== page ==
Speed Reads

U.S.-Iran tensions

Several Iraqi lawmakers hold out in vote seeking to expel U.S military

The United States military is officially in Iraq at the country's invitation. If that invitation is withdrawn American forces would seemingly withdraw along with it. Such a scenario inched a little closer to reality Sunday when members of Iraq's parliament voted to compel the government — which would then make the final decision — to expel the United States from the country Sunday following Washington's airstrike that killed Iranian Maj. Gen. Qassem Soleimani in Iraq this week.

The non-binding vote, which was pushed heavily by factions that have grown out of Shiite militia organizations aligned with Iran, wasn't quite as resounding as its 170-0 tally seemed though. The parliament has 328 members in total, many of whom, primarily Sunni and Kurdish lawmakers, reportedly did not attend the session or vote because they oppose abolishing the agreement between Iraq and the U.S.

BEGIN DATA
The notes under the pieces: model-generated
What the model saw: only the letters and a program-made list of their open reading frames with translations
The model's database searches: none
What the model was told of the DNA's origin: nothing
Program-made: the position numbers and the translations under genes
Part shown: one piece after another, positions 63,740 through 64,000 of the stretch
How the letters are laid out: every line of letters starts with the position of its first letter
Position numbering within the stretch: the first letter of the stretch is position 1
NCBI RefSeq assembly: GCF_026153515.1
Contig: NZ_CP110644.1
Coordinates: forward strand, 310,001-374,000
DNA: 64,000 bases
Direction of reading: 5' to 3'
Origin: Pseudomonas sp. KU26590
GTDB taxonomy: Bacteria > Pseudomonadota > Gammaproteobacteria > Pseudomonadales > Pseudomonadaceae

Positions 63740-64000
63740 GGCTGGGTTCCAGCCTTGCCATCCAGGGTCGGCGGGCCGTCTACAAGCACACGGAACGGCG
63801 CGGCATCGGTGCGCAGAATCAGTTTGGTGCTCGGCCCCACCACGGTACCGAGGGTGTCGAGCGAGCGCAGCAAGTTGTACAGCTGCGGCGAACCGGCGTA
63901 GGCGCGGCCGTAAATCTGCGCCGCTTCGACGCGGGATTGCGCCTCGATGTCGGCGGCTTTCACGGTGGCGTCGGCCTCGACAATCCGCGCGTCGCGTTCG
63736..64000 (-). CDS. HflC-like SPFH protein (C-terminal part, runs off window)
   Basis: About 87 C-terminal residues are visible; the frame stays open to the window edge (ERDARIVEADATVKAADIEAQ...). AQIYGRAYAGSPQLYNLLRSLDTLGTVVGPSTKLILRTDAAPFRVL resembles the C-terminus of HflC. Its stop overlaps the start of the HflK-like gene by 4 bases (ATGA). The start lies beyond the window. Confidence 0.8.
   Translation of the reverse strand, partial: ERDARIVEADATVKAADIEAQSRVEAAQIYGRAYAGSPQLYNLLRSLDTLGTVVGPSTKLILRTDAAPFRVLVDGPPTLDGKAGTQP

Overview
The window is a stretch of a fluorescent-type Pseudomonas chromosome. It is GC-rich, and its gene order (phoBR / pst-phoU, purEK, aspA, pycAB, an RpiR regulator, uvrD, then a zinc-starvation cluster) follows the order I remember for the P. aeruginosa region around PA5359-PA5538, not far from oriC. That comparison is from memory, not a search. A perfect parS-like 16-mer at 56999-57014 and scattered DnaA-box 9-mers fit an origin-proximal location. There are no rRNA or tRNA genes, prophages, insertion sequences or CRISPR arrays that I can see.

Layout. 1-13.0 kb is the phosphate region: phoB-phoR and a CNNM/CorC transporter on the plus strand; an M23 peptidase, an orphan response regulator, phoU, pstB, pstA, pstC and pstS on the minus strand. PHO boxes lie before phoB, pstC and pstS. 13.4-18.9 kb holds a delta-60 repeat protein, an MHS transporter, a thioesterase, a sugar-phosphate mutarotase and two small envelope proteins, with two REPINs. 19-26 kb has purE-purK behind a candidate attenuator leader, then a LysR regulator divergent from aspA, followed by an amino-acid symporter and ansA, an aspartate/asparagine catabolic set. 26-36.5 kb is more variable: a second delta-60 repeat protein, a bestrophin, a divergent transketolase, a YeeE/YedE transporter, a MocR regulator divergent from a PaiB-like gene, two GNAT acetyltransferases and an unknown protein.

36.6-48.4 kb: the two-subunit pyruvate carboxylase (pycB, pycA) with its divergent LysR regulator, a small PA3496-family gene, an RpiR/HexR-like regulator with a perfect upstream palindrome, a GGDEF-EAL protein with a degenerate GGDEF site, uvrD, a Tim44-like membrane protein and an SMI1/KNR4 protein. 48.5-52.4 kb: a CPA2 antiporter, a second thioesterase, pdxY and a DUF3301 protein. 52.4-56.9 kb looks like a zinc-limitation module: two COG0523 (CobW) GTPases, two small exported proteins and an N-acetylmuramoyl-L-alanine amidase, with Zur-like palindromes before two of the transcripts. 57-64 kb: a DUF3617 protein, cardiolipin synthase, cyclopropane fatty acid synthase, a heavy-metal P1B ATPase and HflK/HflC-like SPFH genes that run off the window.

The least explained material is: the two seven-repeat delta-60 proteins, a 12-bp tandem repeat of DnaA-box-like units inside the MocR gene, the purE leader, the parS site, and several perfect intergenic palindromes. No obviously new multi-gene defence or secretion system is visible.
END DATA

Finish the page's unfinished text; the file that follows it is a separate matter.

The vote won't become final until Iraqi Prime Minister Adel Abdul Mahdi — the subject of mass anti-government protests who has said he'll resign — signs the draft bills, which he reportedly indicated he will do, The New York Times reports. The Times notes that there is no timetable for a withdrawal in the bill, and it specifically refers to a 2014 agreement that revolved around the U.S. helping Iraq fight the Islamic State, while leaving in place the the Strategic Framework Agreement that would allow some form of U.S. troop presence to continue. Read more at The New York Times and The Associated Press.